She spent the hours between breakfast and luncheon hard at work in her painting-room鈥攁 little room with a large window facing northward. She had the coachman's girl and boy for her models, and was engaged upon a little water-colour picture after the school of Mrs. Allingham, a little picture which told its story with touching simplicity.
She might never enter it again, perhaps. Lord Lostwithiel was so seldom there. His absenteeism was the lament of the neighbourhood. The things he ought to have done and did not do would have filled a book. He had been wild in his youth. He had once owned a theatre. He had done, or was supposed to have done, things which were spoken of with bated breath; but of late years he had developed new ambitions, and had done with theatrical speculations. He had become literary, scientific, political. He was one of the lights of the intellectual world, or of that small section of the intellectual world which is affiliated to the smart world. He knew all the clever people in London, and a good many of the intellectualities of Paris,[Pg 10] Berlin, and Vienna. He had never married; but it was supposed that he would eventually marry, before he was forty, for instance, and that he would make a great match. He was not rich, but he was Lord Lostwithiel. He was by no means handsome, but he was said to be one of the most fascinating men in London.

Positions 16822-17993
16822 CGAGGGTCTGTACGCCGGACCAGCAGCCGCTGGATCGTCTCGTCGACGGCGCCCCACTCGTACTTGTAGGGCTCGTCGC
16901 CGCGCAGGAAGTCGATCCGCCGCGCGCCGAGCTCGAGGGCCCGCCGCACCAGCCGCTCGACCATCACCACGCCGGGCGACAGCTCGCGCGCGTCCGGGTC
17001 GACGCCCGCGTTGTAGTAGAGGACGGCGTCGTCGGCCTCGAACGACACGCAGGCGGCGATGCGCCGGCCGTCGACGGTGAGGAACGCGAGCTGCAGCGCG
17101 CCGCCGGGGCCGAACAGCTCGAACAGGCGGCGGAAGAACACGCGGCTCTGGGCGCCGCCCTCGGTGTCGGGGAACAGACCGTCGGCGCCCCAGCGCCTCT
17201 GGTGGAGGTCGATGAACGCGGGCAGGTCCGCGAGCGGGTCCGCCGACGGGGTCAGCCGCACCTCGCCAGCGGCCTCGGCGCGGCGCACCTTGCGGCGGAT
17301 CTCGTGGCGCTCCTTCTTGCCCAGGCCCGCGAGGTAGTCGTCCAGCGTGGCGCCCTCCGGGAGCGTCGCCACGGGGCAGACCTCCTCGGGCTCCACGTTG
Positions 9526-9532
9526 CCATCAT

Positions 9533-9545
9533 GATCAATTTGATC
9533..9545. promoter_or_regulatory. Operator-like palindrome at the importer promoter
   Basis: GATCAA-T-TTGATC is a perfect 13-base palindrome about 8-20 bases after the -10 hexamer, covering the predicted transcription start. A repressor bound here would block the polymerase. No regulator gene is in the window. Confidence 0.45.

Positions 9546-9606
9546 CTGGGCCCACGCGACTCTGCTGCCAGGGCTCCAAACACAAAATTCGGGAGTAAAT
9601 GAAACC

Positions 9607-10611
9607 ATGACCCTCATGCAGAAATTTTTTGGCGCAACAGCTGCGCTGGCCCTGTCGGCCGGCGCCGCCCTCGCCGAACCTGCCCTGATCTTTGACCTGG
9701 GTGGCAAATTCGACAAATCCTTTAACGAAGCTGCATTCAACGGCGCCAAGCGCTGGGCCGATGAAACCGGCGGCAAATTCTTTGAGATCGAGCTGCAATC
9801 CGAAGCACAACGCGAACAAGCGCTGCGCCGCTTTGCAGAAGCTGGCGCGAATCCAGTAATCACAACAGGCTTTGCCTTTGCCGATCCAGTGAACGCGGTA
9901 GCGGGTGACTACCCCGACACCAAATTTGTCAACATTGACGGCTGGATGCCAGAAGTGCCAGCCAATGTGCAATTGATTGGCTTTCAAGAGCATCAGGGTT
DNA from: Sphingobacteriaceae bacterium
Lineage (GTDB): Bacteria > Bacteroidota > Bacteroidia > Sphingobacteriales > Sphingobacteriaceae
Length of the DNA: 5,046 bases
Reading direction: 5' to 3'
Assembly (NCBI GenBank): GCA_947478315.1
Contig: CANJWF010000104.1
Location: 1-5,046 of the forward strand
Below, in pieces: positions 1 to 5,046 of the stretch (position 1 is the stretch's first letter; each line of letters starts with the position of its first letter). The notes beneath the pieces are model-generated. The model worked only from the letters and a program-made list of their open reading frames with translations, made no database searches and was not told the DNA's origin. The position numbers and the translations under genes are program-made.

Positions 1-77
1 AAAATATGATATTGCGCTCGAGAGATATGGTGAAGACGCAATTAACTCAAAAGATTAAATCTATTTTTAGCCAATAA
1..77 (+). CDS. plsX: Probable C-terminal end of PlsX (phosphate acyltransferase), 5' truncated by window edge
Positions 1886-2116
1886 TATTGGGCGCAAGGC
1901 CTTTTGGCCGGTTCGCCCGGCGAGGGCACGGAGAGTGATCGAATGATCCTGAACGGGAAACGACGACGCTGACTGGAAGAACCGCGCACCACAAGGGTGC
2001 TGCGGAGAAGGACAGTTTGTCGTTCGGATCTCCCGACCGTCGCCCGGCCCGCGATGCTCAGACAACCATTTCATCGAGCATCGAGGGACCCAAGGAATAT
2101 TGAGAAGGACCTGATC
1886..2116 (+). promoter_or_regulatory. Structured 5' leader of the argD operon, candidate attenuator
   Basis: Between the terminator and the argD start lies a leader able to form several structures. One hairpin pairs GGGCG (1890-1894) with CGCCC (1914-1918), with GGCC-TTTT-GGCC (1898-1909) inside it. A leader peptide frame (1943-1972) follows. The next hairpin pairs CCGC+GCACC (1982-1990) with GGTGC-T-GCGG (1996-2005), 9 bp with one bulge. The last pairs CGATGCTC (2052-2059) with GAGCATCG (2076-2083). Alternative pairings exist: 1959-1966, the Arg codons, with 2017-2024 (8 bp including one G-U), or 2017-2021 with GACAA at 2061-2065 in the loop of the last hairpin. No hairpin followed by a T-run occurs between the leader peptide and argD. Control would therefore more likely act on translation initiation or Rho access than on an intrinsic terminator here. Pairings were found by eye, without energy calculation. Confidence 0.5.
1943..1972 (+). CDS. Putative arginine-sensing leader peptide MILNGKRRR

? 一一级黄 British Council
Isola fancied that her adventure was all over and done with after that ceremonious call of inquiry; but in so narrow a world as that of Trelasco it was scarcely possible to have seen the last of a man who lived within three miles; and she and Lord Lostwithiel met now and then in the course of her solitary rambles. The walk into Fowey, following the old disused railway, was almost her favourite, and one which she had occasion to take oftener than any other, since Tabitha was a stay-at-home person, and expected her young mistress to do all the marketing, so that Isola had usually[Pg 34] some errand to take her into the narrow street on the hillside above the sea. It was at Fowey that she oftenest met Lostwithiel. His yacht, the Vendetta, was in the harbour under repairs, and he went down to look at the work daily, and often dawdled upon the deck till dusk, watching the carpenters, or talking to his captain. They had been half over the world together, master and man, and were almost as familiar as brothers. The crew were half English and half foreign; and it was a curious mixture of languages in which Lostwithiel talked to them. They were most of them old hands on board the Vendetta, and would have stood by the owner of the craft if he had wanted to sail her up the Phlegethon.. "Is the storm over?" she asked, by-and-by, with her face turned towards the loggia and the starlight above the garden.
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